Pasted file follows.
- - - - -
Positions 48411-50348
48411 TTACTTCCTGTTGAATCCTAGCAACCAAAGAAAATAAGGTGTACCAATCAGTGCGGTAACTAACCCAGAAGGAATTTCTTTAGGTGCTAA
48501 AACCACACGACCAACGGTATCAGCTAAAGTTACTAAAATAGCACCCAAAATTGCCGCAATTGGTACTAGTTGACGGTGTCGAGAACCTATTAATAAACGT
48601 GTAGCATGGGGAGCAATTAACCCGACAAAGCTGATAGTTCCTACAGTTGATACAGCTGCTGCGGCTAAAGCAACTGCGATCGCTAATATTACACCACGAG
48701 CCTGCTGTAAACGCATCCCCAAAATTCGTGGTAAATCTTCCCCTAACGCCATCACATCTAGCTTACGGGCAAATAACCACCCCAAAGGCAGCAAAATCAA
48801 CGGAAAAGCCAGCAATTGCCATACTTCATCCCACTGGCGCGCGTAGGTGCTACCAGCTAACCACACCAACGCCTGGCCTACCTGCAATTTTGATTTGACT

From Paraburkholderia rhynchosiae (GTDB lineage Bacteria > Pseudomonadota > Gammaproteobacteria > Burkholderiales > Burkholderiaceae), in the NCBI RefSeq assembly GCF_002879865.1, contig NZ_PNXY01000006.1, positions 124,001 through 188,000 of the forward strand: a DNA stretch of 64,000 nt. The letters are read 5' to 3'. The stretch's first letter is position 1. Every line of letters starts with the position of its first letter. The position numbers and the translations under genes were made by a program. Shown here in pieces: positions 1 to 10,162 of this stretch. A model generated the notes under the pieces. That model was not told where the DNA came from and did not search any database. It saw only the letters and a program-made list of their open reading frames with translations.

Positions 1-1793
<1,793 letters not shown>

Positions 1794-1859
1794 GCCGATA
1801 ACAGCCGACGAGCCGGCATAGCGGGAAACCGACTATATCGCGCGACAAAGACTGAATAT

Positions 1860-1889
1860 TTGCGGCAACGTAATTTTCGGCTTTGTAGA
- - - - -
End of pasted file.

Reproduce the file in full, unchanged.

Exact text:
Positions 48411-50348
48411 TTACTTCCTGTTGAATCCTAGCAACCAAAGAAAATAAGGTGTACCAATCAGTGCGGTAACTAACCCAGAAGGAATTTCTTTAGGTGCTAA
48501 AACCACACGACCAACGGTATCAGCTAAAGTTACTAAAATAGCACCCAAAATTGCCGCAATTGGTACTAGTTGACGGTGTCGAGAACCTATTAATAAACGT
48601 GTAGCATGGGGAGCAATTAACCCGACAAAGCTGATAGTTCCTACAGTTGATACAGCTGCTGCGGCTAAAGCAACTGCGATCGCTAATATTACACCACGAG
48701 CCTGCTGTAAACGCATCCCCAAAATTCGTGGTAAATCTTCCCCTAACGCCATCACATCTAGCTTACGGGCAAATAACCACCCCAAAGGCAGCAAAATCAA
48801 CGGAAAAGCCAGCAATTGCCATACTTCATCCCACTGGCGCGCGTAGGTGCTACCAGCTAACCACACCAACGCCTGGCCTACCTGCAATTTTGATTTGACT

From Paraburkholderia rhynchosiae (GTDB lineage Bacteria > Pseudomonadota > Gammaproteobacteria > Burkholderiales > Burkholderiaceae), in the NCBI RefSeq assembly GCF_002879865.1, contig NZ_PNXY01000006.1, positions 124,001 through 188,000 of the forward strand: a DNA stretch of 64,000 nt. The letters are read 5' to 3'. The stretch's first letter is position 1. Every line of letters starts with the position of its first letter. The position numbers and the translations under genes were made by a program. Shown here in pieces: positions 1 to 10,162 of this stretch. A model generated the notes under the pieces. That model was not told where the DNA came from and did not search any database. It saw only the letters and a program-made list of their open reading frames with translations.

Positions 1-1793
<1,793 letters not shown>

Positions 1794-1859
1794 GCCGATA
1801 ACAGCCGACGAGCCGGCATAGCGGGAAACCGACTATATCGCGCGACAAAGACTGAATAT

Positions 1860-1889
1860 TTGCGGCAACGTAATTTTCGGCTTTGTAGA